Book Review: Maurice Sendak’s Bumble-Ardy

Posted September 10, 2016 by Kathy Davie in Book Reviews, Children's

I received this book for free from the library in exchange for an honest review. This does not affect my opinion of the book or the content of my review.

Book Review: Maurice Sendak’s Bumble-Ardy



Maurice Sendak

fantasy, picture book that was published by HarperCollins on April 5, 2013 and has 40 pages.

Explore it on Goodreads or Amazon.

Other books by this author which I have reviewed include Where the Wild Things Are, Chicken Soup with Rice: A Book of Months, In the Night Kitchen

Originally an animated Sesame Street animated short created by Maurice Sendak and Jim Henson, it’s the first all-Sendak story since his last story, Outside Over There in 1981.

My Take

The introducing pages are cute with the soft pastel graphics Sendak has created. I especially enjoyed the one in which Bumble-Ardy is exploding out of a calendar with that “well” *grin*.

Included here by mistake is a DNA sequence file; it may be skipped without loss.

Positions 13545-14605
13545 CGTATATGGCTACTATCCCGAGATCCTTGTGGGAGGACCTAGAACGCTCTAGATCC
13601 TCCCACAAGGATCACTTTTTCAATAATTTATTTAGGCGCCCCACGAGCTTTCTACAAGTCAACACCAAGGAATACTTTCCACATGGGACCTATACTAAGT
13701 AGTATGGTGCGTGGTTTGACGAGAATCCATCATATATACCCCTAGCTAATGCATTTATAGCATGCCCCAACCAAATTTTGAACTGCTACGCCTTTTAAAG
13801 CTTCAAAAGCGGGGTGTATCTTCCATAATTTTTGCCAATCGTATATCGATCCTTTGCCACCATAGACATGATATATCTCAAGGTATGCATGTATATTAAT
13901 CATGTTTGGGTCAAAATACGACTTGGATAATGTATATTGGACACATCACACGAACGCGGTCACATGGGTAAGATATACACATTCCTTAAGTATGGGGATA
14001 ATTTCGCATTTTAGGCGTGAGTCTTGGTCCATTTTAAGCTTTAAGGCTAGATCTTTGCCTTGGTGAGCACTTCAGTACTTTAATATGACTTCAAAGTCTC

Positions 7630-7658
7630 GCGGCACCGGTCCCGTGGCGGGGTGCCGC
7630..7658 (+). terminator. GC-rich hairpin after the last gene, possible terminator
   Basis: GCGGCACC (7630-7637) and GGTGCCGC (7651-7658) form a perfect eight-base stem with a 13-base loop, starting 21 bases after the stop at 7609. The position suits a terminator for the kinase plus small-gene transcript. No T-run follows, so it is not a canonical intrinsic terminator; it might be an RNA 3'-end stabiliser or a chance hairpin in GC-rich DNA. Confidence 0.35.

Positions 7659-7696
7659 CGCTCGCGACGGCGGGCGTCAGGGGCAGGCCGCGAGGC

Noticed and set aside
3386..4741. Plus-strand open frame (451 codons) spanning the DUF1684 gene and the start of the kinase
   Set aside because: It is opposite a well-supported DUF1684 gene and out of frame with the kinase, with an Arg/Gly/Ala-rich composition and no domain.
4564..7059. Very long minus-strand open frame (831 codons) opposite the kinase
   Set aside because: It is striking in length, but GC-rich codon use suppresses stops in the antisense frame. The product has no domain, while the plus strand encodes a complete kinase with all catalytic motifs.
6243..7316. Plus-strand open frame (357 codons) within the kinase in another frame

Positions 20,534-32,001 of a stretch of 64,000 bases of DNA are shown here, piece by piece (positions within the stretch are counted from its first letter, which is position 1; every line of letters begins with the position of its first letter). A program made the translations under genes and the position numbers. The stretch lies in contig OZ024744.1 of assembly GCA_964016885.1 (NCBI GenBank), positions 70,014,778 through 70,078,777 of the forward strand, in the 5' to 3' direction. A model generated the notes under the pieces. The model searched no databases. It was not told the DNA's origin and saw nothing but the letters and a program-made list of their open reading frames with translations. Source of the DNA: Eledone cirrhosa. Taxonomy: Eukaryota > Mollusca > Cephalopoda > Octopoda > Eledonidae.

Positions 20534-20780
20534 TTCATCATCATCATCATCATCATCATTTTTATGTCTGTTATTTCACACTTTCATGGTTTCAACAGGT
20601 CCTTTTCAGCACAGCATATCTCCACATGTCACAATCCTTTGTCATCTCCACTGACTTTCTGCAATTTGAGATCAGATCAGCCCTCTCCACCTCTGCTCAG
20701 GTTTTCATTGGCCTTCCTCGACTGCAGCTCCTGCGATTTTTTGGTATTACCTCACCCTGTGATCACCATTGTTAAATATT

I’m also enjoying the rhythm and rhyme of the story. Be warned, there is a rather gruesome explanation of why Bumble-Ardy hasn’t had a birthday party for the previous eight years. Yum!

You absolutely MUST read all the signs the characters carry or wear. And it’s definitely, oh, yes, most definitely a great opportunity to discuss why hog farmers aren’t welcome or why it’s a nice idea to wash first, lol. It’s also a chance to scare your kids into never having an “unlicensed” party! Although, that ending would screw that up. It was weird, even if it was very accepting.

Bumble-Ardy is taking advantage of his poor aunty — who already gave him a party. Watching Bumble-Ardy nervously tracking the time on his pocket watch will bring back some scary memories for Mom and Dad of their own teen parties…*more laughter*…

The costumes are great fun. And you may want to have a few cupcakes on hand…I know I wanted one…or two.

The Story

Bumble-Ardy is throwing himself a masquerade birthday party. His very first one.

The Characters

Bumble-Ardy is a young orphan pig who gets a grand idea.

Aunt Adeline adopted our boy, and she works at Smith & Klein, a grocer’s.

The Cover and Title

The cover is a gray-green with a slightly lighter text for the title and the author’s name, both of which curve around the central image of a very happy pig’s head —Bumble-Ardy’s head — wearing a yellow-trimmed bright blue pilot’s cap and jacket and bursting out of a calendar.

The title is the primary character, Bumble-Ardy.